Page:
As far as the Gaza Strip is concerned, Israel returned that to Palestinian leadership in August 2005. Israel annexed to itself a large segment of Jerusalem in June 1967. And for the Golan Heights, the United States recognized Israeli sovereignty over them (formally annexed by Israel in 1981) in March 2019.
In the UAE-Israel agreement, Israel has not promised the return of any territories, but instead promised not to annex any lands on the West Bank. This agreement does not preclude that at some future point the area of the West Bank, or a portion of it, could be become part of a Palestinian entity or eventually annexed to Israel.
[Prime Minister Benjamin] Netanyahu, with many threatened gyrations toward annexation in May to July, seems to have settled comfortably in [predecessor] Menachem Begin’s philosophical camp, at least for the time being: Do no harm, even if political supporters to your right think you have abandoned the dream of annexation. Addressing the Knesset Sept. 25, 1978, Begin said that “Israel would assert its right over sovereignty in the West Bank, Judea and the Gaza Strip against the background of counterclaims, and if no agreements are reached at the present time [with the Palestinians and Israel], then the present autonomy arrangements and Israel’s security will remain in force.”
For not annexing land – at least not yet – and in spite of his other achievements, outstanding and regretful in the over a decade he has been in office, Netanyahu has secured an esteemed place in the annals of Israeli history. He is one of the four Israeli prime ministers who personally escorted Israel statehood toward acceptance and legitimacy: David Ben-Gurion, in declaring and sustaining the state; Menachem Begin in gaining Egyptian recognition; Yitzhak Rabin, in negotiating the peace treaty with Jordan, and now Netanyahu with the UAE’s portended recognition.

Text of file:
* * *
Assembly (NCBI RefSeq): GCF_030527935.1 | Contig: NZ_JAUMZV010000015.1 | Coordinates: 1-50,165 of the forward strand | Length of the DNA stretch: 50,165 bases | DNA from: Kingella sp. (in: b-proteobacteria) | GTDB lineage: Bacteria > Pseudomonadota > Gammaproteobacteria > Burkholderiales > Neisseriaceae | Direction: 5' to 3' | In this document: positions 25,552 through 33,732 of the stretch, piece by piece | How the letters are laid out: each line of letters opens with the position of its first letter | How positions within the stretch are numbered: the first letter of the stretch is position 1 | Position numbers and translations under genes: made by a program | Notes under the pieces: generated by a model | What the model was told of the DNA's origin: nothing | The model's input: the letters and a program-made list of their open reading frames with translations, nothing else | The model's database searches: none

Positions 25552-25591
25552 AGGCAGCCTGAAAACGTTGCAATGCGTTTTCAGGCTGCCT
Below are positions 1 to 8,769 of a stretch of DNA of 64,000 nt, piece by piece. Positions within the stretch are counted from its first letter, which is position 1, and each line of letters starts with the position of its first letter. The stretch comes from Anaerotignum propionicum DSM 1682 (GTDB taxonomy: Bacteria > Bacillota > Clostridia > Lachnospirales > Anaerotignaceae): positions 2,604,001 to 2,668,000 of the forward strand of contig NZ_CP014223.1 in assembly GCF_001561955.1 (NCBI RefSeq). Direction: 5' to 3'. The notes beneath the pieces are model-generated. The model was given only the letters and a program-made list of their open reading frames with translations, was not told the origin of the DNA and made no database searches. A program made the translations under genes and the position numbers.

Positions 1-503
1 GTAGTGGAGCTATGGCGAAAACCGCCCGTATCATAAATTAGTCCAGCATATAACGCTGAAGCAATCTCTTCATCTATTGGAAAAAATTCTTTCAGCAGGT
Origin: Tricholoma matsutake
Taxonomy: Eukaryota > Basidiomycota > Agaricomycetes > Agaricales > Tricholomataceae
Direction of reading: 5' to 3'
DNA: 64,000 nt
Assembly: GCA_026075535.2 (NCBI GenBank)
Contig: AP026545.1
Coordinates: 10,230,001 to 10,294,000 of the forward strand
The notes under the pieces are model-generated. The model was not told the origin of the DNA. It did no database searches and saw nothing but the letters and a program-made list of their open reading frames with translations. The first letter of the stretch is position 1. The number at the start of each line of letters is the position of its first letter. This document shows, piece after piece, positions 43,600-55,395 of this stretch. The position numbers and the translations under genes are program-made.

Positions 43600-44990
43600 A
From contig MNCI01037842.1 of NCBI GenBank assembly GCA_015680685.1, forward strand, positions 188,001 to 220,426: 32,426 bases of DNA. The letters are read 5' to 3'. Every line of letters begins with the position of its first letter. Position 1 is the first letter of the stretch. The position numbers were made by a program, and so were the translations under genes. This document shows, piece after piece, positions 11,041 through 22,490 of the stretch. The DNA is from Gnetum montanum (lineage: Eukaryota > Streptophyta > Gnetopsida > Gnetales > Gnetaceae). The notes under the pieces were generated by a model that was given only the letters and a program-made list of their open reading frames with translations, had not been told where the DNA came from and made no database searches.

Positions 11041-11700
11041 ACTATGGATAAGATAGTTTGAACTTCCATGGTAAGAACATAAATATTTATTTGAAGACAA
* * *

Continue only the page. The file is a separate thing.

There are six other interim conclusions to be considered:
1. It is evident that a military-strong Israel carries favor and weight among Middle Eastern countries, particularly at a moment when the U.S. and EU do not have strong footprints in the region. Those who advocate for a militarily strong Israel will feel gratified by the result of the UAE-Israel agreement.
2. Radical Islam as a core theological organizing platform for badgering and menacing Israel took a body blow; instead a secular Arab national view accepted the reality of Israel as a Jewish state. Other Arab states may do likewise in the near and intermediate future.
3. Unilateral actions such as annexation or building of settlements need not take place for Israel to enhance its security.
4. U.S. politicians — both Democrats and Republicans — who strongly opposed Israel’s annexation of any portion of the West Bank are saved from taking a contentious position on annexation as they enter the coming election cycle.
5. The Trump administration gleefully announced the agreement; similarly, the Biden-Harris ticket called the event a badly needed act of statesmanship. Both major parties continuously endorse Israel as a highly valued strategic partner in a perennially volatile neighborhood. Concern that Israeli policies would be a partisan “wedge” issue in the 2020 elections are greatly diminished.
6. While Washington took the public credit for this agreement, it unfolded because decades of private talks transpired between UAE and Israel officials.
Kenneth Stein is a professor at Emory University, director of the Emory Institute for the Study of Modern Israel and founding president of the Center for Israel Education.